First European tests prove EV's safety
Thursday 24 February 2011
Euro NCAP, the organization charged with crash-testing Europe's cars, has released the safety results of the first battery-electric vehicle it has ever tested.
Euro NCAP awarded the Mitsubishi i-MiEV, which is currently on sale in Europe and Japan and will be coming to the US this year, a "creditable" four star rating, adding that its performance "shows that safety does not need to be compromised in zero-emissions vehicles."
As the i-MiEV is the base for the Citroën C-Zero and Peugeot iOn, also coming to market across Europe in 2011, all three will share the four-star rating.
Euro NCAP's Dr. Michiel van Ratingen said that the i-MiEV's high rating shows that a future five-star accolade for EVs is not unthinkable.
"Whether produced by established car manufacturers or by new players on the market, consumers should expect to get electric vehicles that meet the same safety standards as conventional vehicles," he said in a statement.
With other electric cars such as the Nissan Leaf and Opel Ampera hitting Europe's streets this year, the organization's first EV test signals a change in its testing strategy to accommodate the new technology.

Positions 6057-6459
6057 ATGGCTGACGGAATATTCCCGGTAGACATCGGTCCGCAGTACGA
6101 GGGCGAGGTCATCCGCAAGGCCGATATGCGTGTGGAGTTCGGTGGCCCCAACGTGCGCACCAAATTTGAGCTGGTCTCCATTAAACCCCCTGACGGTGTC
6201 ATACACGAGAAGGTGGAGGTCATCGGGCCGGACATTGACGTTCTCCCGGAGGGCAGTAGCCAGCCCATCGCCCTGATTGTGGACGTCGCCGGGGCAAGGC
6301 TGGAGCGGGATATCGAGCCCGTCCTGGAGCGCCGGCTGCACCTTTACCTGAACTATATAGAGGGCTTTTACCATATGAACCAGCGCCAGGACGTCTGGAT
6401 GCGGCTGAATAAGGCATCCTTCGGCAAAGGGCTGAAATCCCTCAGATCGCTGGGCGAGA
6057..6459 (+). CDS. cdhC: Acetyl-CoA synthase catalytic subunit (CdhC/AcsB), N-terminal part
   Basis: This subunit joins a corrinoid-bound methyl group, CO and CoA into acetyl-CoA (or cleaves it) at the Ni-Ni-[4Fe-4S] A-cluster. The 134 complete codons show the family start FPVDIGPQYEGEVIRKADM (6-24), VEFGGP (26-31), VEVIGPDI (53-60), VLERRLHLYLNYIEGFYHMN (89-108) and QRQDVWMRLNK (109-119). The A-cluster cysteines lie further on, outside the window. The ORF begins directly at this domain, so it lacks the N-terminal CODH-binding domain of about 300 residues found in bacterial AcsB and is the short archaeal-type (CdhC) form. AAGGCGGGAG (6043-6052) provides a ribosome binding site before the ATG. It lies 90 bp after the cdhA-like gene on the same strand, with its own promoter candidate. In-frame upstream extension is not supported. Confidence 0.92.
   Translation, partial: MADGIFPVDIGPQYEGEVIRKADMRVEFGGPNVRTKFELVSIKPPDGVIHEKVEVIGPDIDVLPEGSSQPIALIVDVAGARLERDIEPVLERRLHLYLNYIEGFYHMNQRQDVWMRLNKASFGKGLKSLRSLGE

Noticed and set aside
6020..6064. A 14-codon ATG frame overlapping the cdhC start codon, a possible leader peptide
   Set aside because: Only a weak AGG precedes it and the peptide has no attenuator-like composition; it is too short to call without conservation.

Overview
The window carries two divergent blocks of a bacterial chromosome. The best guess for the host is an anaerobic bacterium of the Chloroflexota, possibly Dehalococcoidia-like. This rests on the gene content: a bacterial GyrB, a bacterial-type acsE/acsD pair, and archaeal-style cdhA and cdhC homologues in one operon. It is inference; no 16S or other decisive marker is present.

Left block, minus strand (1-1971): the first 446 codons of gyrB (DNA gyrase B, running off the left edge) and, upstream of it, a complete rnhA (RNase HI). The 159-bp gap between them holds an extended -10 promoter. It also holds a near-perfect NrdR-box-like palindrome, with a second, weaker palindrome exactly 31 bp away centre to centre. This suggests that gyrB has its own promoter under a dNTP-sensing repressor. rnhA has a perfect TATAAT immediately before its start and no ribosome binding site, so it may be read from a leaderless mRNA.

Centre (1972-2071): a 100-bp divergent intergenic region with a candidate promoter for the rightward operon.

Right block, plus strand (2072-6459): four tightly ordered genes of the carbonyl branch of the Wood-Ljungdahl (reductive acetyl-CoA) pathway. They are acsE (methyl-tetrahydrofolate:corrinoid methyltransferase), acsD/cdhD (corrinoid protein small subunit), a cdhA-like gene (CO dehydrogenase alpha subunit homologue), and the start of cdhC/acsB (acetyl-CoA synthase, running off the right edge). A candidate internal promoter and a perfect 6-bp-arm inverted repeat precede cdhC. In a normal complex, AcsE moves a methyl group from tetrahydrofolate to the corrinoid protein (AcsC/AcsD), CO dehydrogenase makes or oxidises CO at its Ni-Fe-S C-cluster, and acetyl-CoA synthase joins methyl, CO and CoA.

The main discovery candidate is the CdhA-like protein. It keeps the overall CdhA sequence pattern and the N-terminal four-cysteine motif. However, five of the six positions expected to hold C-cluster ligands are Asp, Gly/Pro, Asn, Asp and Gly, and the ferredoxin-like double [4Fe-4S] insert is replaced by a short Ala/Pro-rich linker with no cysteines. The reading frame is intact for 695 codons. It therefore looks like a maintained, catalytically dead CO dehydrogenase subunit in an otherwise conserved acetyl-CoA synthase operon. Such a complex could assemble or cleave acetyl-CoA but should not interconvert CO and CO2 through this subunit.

It said that while plug-in vehicles are exposed to the same test conditions as their gasoline counterparts, special attention is paid to battery integrity after a crash, including the battery cut-off switch which isolates the power supply.
At January's North American International Auto Show, Volvo displayed a wrecked C30 electric, aiming to raise awareness and convince the public that electric vehicles are as safe as others.
It said that while the electric C30 had displayed the same safety level as the combustion engine version, its tests had drawn attention to some challenges such as reinforcing the front crumple zone, which normally contains a large, solid engine, and protecting the batteries.
Last year, General Motors began training first responders in the US about how to deal with an electric vehicle accident, including procedures such as shutting down the power supply, disabling airbag systems and how to deal with the battery packs, which can explode when exposed to high temperatures.
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